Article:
2009
DOI: 10.1007/s00359-009-0432-9
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Visual ecology of Indian carpenter bees II: adaptations of eyes and ocelli to nocturnal and diurnal lifestyles

Abstract: Most bees are diurnal, with behaviour that is largely visually mediated, but several groups have made evolutionary shifts to nocturnality, despite having apposition compound eyes unsuited to vision in dim light. We compared the anatomy and optics of the apposition eyes and the ocelli of the nocturnal carpenter bee, Xylocopa tranquebarica, with two sympatric species, the strictly diurnal X. leucothorax and the occasionally crepuscular X. tenuiscapa. The ocelli of the nocturnal X. tranquebarica are unusually lar… Show more

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Cited by 91 publications
(99 citation statements)
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“…However, unlike X. tranquebarica, X. tenuiscapa can only fly on full-moon nights. Accordingly, Somanathan et al found that the eyes of this species lack some adaptations for nocturnal vision that are found in X. tranquebarica (Somanathan et al, 2009). We expected that A. dorsata and A. m. adansonii may be similar cases because they extend foraging activity into the night if at least a half-moon is present in the sky (Fletcher, 1978) and if favourable food sources can be exploited at such times.…”
Section: Introductionmentioning
confidence: 90%
See 1 more Smart Citation
“…However, unlike X. tranquebarica, X. tenuiscapa can only fly on full-moon nights. Accordingly, Somanathan et al found that the eyes of this species lack some adaptations for nocturnal vision that are found in X. tranquebarica (Somanathan et al, 2009). We expected that A. dorsata and A. m. adansonii may be similar cases because they extend foraging activity into the night if at least a half-moon is present in the sky (Fletcher, 1978) and if favourable food sources can be exploited at such times.…”
Section: Introductionmentioning
confidence: 90%
“…While Kerfoot (Kerfoot, 1967) has recognised that nocturnal bees have unusually large ocelli, the adaptations of the eyes and the visual system for a nocturnal lifestyle have only recently been the focus of research. Warrant et al (Warrant et al, 2004) gave a detailed report of the visual activity of the halictid bee Megalopta genalis, and Somanathan et al (Somanathan et al, 2009) have described the eyes of X. tranquebarica and compared them with the eyes of sympatric diurnal congeners. Common features of nocturnal bees -and other nocturnal hymenopterans -are their huge ocelli and relatively large eyes with reasonably large facets and, most importantly, their unusually wide rhabdoms (Kerfoot, 1967;Menzi, 1987;Greiner et al, 2004a;Warrant et al, 2004;Greiner, 2006;Kelber et al, 2006;Greiner et al, 2007;Somanathan et al, 2009) (for a review, see Warrant, 2008).…”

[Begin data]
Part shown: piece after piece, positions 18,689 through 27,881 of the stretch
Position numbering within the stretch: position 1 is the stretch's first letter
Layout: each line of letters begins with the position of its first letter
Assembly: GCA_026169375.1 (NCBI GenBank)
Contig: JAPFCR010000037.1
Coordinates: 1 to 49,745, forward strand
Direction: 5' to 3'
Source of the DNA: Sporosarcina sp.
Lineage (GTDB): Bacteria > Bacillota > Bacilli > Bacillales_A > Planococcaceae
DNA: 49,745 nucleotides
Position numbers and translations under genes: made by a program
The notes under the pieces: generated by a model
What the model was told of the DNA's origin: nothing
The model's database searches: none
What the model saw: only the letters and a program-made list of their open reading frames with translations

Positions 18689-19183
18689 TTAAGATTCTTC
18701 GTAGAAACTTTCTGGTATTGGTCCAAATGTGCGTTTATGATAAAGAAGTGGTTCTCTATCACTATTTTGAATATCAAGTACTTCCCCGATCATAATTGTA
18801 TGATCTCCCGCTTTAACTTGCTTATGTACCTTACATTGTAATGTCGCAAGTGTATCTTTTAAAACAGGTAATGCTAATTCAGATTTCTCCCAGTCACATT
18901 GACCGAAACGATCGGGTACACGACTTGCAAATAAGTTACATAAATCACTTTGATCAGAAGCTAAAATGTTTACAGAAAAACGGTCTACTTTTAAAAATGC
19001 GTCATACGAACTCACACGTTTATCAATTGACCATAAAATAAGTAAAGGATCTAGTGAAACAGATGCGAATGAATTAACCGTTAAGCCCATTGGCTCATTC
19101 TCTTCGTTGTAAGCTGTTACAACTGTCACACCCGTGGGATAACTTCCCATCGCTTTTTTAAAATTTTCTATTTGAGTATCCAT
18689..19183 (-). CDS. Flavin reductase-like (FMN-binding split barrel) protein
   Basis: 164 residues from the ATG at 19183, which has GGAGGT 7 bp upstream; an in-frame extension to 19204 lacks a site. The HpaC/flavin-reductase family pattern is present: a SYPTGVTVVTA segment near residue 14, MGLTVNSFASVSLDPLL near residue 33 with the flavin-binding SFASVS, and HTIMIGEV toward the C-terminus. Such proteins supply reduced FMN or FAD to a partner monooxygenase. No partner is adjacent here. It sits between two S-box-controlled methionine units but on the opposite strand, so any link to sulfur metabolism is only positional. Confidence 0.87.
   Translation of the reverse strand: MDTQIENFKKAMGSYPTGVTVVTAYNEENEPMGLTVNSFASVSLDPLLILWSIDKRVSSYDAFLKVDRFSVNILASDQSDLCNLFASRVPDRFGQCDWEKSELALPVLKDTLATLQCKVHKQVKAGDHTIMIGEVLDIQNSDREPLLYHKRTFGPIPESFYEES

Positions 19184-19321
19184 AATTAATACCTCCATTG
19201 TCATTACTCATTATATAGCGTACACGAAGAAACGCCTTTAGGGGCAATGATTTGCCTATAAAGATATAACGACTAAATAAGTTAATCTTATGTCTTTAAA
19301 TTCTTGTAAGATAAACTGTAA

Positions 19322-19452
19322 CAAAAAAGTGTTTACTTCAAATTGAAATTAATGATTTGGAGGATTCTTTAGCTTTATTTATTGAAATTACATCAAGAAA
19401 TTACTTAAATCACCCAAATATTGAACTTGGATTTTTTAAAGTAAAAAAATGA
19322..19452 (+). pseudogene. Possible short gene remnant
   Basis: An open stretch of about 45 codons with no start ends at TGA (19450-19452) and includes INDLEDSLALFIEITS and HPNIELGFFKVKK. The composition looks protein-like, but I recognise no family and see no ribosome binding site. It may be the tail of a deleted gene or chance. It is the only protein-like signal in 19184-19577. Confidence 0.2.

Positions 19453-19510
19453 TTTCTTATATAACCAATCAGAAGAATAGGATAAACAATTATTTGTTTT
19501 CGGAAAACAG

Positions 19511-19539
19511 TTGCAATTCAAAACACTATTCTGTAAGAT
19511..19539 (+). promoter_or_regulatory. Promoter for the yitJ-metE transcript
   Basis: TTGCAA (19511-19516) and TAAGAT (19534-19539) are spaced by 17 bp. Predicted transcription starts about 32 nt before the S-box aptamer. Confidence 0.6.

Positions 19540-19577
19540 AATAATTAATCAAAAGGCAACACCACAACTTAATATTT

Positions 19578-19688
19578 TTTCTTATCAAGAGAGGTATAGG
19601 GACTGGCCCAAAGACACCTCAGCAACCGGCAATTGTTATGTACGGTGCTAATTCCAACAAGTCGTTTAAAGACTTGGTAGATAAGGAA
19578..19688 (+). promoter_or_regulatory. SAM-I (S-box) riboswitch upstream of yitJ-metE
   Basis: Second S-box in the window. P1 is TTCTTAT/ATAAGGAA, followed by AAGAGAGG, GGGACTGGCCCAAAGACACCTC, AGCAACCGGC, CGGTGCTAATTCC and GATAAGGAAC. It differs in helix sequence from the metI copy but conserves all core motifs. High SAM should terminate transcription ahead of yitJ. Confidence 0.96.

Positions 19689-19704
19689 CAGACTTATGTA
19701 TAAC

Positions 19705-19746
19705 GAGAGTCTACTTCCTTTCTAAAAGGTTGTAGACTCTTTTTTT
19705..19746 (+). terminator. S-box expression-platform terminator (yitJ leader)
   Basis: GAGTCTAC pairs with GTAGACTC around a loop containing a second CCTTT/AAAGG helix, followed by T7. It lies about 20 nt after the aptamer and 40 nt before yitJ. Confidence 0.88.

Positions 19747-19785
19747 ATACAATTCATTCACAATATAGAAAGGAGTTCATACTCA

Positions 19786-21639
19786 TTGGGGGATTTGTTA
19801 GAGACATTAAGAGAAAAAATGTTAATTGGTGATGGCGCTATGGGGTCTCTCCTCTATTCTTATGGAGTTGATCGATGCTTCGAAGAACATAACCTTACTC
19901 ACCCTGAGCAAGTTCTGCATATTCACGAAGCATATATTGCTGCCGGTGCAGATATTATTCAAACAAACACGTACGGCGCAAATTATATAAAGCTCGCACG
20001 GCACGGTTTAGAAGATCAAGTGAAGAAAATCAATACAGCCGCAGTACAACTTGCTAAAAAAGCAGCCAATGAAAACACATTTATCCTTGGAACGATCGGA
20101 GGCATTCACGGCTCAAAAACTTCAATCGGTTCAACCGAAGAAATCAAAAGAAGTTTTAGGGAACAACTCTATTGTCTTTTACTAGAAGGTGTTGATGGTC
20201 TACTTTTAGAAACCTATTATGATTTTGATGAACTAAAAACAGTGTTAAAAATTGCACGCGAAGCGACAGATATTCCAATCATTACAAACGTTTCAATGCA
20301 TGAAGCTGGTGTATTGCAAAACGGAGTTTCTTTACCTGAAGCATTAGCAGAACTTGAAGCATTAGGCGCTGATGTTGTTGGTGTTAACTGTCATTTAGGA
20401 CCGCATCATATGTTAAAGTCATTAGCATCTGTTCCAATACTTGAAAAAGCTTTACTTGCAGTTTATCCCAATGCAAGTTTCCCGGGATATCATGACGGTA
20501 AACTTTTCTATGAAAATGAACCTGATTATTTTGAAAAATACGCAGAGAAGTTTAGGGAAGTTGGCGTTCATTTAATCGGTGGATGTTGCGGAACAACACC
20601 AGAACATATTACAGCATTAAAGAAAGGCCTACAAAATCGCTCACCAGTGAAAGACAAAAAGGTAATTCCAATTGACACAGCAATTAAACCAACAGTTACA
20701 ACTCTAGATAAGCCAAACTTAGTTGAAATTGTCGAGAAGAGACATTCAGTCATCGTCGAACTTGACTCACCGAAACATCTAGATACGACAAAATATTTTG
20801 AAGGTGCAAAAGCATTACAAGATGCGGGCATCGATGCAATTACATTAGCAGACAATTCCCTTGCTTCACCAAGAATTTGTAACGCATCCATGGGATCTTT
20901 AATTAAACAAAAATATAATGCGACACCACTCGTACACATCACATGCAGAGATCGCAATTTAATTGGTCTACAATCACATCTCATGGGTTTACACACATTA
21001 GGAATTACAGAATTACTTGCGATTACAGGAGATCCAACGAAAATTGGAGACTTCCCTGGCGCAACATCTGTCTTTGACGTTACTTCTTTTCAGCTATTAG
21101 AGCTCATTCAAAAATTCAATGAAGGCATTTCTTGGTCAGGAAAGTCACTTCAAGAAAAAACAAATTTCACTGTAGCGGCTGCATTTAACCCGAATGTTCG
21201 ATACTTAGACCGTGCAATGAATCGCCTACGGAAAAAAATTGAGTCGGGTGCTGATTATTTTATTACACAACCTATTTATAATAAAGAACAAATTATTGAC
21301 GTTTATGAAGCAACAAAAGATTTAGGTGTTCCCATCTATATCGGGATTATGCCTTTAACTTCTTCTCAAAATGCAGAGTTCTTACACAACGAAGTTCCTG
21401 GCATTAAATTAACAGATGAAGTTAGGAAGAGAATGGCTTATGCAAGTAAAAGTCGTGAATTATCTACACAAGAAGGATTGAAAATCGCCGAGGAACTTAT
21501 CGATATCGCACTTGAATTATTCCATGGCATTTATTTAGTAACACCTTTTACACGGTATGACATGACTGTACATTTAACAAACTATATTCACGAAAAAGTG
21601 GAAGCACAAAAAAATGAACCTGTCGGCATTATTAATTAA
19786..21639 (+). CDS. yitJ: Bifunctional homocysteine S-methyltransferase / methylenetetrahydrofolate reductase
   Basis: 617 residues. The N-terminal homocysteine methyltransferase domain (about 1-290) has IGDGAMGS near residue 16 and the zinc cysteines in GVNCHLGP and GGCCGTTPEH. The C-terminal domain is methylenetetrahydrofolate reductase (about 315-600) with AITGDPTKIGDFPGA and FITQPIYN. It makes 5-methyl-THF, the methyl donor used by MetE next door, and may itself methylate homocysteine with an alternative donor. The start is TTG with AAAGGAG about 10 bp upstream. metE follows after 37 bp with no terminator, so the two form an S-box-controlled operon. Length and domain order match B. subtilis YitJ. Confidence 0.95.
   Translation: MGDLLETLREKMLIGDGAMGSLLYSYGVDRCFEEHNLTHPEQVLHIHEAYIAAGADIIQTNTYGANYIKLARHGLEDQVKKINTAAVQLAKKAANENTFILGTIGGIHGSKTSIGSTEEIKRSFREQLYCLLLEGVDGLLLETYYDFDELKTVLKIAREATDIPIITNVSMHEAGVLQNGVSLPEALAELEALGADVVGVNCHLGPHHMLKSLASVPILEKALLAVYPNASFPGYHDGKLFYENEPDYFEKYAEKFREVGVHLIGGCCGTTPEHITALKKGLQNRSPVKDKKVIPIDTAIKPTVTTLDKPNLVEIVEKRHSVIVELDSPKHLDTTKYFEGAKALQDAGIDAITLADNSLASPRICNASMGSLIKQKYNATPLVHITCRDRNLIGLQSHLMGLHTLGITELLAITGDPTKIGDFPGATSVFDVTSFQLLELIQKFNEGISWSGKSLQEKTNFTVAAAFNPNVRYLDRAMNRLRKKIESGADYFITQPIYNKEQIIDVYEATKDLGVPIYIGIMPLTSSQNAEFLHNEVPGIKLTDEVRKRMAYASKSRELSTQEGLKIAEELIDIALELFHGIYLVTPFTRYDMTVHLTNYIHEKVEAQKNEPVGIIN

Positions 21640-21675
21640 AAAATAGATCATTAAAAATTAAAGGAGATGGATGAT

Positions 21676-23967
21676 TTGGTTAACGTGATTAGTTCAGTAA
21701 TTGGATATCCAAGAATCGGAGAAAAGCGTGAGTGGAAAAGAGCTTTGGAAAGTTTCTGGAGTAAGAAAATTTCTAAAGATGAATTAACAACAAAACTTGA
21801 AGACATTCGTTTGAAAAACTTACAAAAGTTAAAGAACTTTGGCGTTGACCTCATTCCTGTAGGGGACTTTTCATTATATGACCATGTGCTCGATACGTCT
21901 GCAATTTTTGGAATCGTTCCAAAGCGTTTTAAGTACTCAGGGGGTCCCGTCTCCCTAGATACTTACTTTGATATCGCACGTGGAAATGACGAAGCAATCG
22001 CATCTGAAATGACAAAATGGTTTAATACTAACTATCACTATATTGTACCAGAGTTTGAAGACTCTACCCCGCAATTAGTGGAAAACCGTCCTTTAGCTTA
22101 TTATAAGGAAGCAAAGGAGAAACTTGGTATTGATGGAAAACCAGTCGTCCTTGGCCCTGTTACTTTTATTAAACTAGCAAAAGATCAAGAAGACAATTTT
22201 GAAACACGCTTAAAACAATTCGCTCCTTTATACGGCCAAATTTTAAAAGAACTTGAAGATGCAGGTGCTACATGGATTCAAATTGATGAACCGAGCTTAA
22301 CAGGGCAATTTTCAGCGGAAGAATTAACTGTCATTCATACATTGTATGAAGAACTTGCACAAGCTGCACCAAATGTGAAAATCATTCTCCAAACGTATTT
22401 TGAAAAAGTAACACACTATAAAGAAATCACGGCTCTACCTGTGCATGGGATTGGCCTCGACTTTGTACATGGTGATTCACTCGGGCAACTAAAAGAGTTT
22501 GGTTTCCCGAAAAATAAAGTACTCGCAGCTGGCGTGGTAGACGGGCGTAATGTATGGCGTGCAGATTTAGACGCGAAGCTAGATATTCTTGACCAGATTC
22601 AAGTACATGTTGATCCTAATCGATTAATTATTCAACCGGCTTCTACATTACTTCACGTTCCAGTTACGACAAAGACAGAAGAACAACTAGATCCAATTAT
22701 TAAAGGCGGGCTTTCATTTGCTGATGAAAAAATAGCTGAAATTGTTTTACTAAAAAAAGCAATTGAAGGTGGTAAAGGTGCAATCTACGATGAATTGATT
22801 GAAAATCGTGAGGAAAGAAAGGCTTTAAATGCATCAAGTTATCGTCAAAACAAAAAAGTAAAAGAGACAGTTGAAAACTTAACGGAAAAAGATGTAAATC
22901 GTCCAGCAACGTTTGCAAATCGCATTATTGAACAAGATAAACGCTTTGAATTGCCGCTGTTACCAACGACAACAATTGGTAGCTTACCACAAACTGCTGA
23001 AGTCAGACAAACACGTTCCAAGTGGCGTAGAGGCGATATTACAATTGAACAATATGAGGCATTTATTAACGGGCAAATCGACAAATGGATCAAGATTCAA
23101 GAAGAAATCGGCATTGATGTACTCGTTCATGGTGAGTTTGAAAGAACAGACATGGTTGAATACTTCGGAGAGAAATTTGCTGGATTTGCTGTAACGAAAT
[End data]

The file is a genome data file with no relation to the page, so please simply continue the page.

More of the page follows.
Section: Introductionmentioning
confidence: 99%
“…Nilsson, 1989Nilsson, , 1990) -typically limits vision to bright daylight conditions because each photoreceptor receives light through one small facet lens only (Greiner, 2006;Schwarz et al, 2011;Warrant et al, 2004). However, several hymenopteran insects are active in dim light conditions (Greiner, 2006;Greiner et al, 2007;Kelber et al, 2006Kelber et al, , 2003Klotz and Reid, 1993;Narendra et al, 2010;Somanathan et al, 2008Somanathan et al, , 2009Wolda and Roubik, 1986) and have modified apposition compound eyes to increase photon capture: larger lenses, wider and longer rhabdoms and spatial and temporal pooling of photoreceptor signals across neighbouring ommatidia (Stöckl et al, 2016;Warrant and Dacke, 2011). Such highly sensitive eyes have then to be protected against bright light.…”
Section: Introductionmentioning
confidence: 99%
“…SEM observations revealed that the facets size of the dorsal rim area assumed that wide facets sizes were related to their functional importance correlated with the amount of light received by each facet at this region. Somanathan et al (2009) andWarrant (1999) previously reported the correlation between polarization vision, behavior and time of day, so that interpreted the diurnal relatives and polarization vision may play an important role in the long-distance homing flights of the diurnal-crepuscular male of R. ferrugineus. Dark/light adaption is also presumably because after the pupation and larval stages they spend long periods inside the palm trunk, where they complete their remaining life cycle, some of the males started has been emerging from of the palm trunk.…”
Section: Discussionmentioning
confidence: 99%